Study · The Word of God

Bible Teaching Tips! (Tip #2)

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Welcome to today’s edition of Teaching Tip Thursday!

Today’s Tip: Consider the Context

When we are preparing a class or discussing scripture with someone, always be mindful of these three important rules:

  1. Context
  2. Context
  3. Context

That’s pretty easy to remember, right?

My spouse and I had three classes with two young mormon missionaries. We asked them how they could justify some of their practices (i.e. calling themselves elders when the Bible clearly states Elders should have wives and believing children etc) and they would often cherry pick verses to prove their point. Before they could jump to another verse in a completely different book, I would ask them to pause for a moment and read the verses surrounding the one they just used. More often than not, they would look a little startled when they realized the verse—in it’s context—did not actually work to prove their point. As always, do this as gently and respectfully as possible. Our job in teaching is never to insult, but instruct. Remember, our goal is to lead the lost to Jesus! Most people will run away if you start whacking them over the head with your Bible knowledge. Sometimes it’s like fencing, but even that duel demands a certain decorum!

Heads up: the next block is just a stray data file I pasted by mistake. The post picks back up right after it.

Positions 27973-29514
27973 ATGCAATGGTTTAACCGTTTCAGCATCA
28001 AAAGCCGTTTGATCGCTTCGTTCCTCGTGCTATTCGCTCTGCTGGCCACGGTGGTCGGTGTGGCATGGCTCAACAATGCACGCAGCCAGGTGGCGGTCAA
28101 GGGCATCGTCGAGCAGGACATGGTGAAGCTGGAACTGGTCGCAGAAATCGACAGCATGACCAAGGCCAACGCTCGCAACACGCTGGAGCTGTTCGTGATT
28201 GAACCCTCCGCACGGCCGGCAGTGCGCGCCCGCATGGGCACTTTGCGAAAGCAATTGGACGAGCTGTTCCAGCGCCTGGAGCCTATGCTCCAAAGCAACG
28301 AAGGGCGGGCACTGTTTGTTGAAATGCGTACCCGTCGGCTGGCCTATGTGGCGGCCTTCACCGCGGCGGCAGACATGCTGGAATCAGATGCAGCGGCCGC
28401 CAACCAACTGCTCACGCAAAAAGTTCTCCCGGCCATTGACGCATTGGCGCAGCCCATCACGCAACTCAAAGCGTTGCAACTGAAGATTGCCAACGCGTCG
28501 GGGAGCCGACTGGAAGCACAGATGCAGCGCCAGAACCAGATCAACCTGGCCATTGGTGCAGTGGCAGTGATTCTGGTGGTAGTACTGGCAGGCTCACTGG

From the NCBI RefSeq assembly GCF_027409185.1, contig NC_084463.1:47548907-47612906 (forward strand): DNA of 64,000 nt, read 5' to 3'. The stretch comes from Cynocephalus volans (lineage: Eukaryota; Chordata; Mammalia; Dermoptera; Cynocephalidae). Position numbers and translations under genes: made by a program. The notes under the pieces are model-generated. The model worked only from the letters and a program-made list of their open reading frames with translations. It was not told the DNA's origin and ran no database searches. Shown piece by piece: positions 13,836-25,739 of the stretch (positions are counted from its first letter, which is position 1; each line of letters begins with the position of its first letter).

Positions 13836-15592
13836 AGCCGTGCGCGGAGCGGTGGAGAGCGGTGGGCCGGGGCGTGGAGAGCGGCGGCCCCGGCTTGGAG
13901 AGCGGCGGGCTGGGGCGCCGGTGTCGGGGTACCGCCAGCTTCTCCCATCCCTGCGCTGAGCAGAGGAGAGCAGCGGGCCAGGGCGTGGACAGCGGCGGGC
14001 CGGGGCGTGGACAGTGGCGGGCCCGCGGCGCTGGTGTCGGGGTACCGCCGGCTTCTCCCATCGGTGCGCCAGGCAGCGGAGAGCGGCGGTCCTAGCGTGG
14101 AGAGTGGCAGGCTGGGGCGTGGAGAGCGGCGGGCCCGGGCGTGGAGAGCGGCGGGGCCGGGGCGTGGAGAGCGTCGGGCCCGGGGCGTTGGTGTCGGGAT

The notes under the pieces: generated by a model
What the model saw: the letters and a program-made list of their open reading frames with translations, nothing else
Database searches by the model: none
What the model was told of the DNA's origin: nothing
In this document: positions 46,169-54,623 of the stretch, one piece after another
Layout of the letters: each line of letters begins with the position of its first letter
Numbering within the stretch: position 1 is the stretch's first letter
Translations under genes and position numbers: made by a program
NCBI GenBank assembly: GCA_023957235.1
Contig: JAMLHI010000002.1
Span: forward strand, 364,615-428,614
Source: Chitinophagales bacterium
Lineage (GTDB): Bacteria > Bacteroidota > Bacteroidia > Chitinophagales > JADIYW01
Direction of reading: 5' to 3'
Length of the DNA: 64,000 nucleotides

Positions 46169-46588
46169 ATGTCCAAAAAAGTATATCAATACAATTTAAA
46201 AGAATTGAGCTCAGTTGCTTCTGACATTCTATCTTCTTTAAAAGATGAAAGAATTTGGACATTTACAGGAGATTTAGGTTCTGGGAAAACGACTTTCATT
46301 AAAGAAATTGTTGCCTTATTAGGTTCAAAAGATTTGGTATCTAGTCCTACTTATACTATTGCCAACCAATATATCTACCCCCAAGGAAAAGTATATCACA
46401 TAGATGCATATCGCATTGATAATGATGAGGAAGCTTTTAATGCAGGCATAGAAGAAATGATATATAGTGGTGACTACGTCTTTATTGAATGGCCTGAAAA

Just say no to Proof-Texting by Contexting.

(Contexting is not a real word, but you get the point…)

When we use verses out of context to prove a point, it is called proof-texting.

What is ‘Context’?

Context generally considers three things:

  1. Who is writing
  2. To whom it is expressed
  3. Their train of thought

Biblical context also considers:

  1. Is the language literal or figurative?
  2. Is this command under the Old Law, New Law, or addressed to a specific individual (or group) alone?

Here’s an example:

“Come to Bethel and transgress, At Gilgal multiply transgression; Bring your sacrifices every morning, Your tithes every three days.”

~ Amos 4:4, NKJV [click to read full chapter]

People will use a verse like this to say, “See! We are supposed to tithe!”

Hold your horses, and apply the rules of context:

  1. Who is writing: Amos, the prophet
  2. To whom is it written: The Israelites, particularly those oppressing the poor.